References
1. Lee SW, Chaiyakunapruk N, Chong HY, Liong ML.
Comparative effectiveness and safety of various treatment procedures for lower pole renal calculi: a systematic review and network meta-analysis.
BJU Int. 2015 116(2):252-264 Review
2. Harper JD, Sorensen MD, Cunitz BW, Wang YN, Simon JC, Starr F, Paun M, Dunmire B, Liggitt HD, Evan AP, Focused ultrasound to expel calculi from the kidney: safety and efficacy of a clinical prototype device.
J Urol. 2013;190(3):1090-1095.
3. Connors BA, Evan AP, Blomgren PM, Hsi RS, Harper JD, Sorensen MD, Wang YN, Simon JC, Paun M, Starr F, Cunitz BW, Bailey MR, Lingeman JE. Comparison of tissue injury from focused ultrasonic propulsion of kidney stones versus extracorporeal shock wave lithotripsy.
J Urol. 2014 Jan;191(1):235-41. doi: 10.1016/j.juro.2013.07.087.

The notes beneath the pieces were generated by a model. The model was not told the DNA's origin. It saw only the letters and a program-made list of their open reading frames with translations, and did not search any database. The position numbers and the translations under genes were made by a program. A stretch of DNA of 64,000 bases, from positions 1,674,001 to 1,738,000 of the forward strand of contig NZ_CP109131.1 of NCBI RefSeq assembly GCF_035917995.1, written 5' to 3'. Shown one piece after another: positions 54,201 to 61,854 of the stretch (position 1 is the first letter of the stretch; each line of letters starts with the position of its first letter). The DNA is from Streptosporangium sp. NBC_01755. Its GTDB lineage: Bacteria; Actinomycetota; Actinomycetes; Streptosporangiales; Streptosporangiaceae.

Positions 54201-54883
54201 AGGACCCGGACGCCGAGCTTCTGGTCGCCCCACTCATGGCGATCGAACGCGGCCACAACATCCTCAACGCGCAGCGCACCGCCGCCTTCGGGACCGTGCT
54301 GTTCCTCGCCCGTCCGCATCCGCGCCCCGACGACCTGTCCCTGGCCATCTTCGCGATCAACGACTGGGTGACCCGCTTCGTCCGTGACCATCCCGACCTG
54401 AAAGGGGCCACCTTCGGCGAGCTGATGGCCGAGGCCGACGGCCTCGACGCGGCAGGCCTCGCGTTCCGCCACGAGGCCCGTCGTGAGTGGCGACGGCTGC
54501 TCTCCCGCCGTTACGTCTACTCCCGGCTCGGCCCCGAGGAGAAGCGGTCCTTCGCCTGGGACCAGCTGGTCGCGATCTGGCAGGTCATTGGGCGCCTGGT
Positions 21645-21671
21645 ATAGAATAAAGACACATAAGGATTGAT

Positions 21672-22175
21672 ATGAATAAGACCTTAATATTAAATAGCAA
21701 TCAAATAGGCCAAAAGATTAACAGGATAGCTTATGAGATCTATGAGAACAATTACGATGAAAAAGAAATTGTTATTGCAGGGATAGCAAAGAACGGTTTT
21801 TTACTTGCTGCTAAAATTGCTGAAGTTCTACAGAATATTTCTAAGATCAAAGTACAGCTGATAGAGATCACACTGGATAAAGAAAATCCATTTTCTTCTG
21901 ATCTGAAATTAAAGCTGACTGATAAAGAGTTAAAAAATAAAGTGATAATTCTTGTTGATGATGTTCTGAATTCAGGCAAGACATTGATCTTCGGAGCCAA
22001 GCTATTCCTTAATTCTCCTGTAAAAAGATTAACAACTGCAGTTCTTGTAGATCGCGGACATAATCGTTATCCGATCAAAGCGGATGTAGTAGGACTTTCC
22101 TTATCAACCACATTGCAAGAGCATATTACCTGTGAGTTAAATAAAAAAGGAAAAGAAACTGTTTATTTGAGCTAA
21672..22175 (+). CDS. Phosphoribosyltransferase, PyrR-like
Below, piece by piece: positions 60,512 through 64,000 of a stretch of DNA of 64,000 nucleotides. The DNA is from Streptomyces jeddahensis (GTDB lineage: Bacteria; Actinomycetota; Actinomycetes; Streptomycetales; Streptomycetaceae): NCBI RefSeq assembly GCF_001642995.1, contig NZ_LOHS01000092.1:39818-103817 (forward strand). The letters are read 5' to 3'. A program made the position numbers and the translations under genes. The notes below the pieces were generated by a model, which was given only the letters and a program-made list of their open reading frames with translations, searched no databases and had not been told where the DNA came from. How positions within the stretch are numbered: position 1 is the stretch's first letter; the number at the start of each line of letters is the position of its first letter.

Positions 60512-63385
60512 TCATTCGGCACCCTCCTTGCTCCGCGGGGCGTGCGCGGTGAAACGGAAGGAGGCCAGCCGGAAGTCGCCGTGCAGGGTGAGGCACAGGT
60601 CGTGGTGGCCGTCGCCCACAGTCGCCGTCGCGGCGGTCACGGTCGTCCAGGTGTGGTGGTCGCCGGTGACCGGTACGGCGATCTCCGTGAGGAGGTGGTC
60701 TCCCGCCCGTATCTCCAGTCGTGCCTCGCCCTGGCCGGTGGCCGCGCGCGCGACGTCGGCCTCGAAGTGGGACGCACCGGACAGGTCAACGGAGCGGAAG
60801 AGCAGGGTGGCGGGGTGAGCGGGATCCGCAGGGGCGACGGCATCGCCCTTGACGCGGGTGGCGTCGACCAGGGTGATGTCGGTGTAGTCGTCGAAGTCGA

Like several other reports, this article presents excellent results with RIRS compared with SWL. Stone-free rates after one single treatment sessions were 90% and 75% respectively. The results increased to 88% and 97% when repeated sessions were allowed. STI could not be calculated because it is not known in how many patients internal stents were used after RIRS. There is, however, another observation that needs to be commented. The slightly inferior results with SWL can almost entirely be explained by low stone-free rates for stones located in the lower calyx. When such stones (and multiple stones) were excluded SWL resulted in a stone-free rate of 96%; a level that was almost identical to the 98% obtained with RIRS. The conclusion that should be drawn from this observation is clear. To improve SWL results and make that technique competitive to endoscopic procedure in terms of stone-free rates, it seems necessary to add to SWL a technology that facilitates elimination of gravel from the lower calyx in an efficient and non-invasive way! If this solution means improved methods for inversion/vibration therapy [1] or ultrasound propulsion [2,3] or a combination of such methods remains to be shown. But if nothing is done about this problem SWL will also in the future be described in the literature as a method inferior to endoscopy. References 1. Lee SW, Chaiyakunapruk N, Chong HY, Liong ML. Comparative effectiveness and safety of various treatment procedures for lower pole renal calculi: a systematic review and network meta-analysis. BJU Int. 2015 116(2):252-264 Review 2. Harper JD, Sorensen MD, Cunitz BW, Wang YN, Simon JC, Starr F, Paun M, Dunmire B, Liggitt HD, Evan AP, Focused ultrasound to expel calculi from the kidney: safety and efficacy of a clinical prototype device. J Urol. 2013;190(3):1090-1095. 3. Connors BA, Evan AP, Blomgren PM, Hsi RS, Harper JD, Sorensen MD, Wang YN, Simon JC, Paun M, Starr F, Cunitz BW, Bailey MR, Lingeman JE. Comparison of tissue injury from focused ultrasonic propulsion of kidney stones versus extracorporeal shock wave lithotripsy. J Urol. 2014 Jan;191(1):235-41. doi: 10.1016/j.juro.2013.07.087.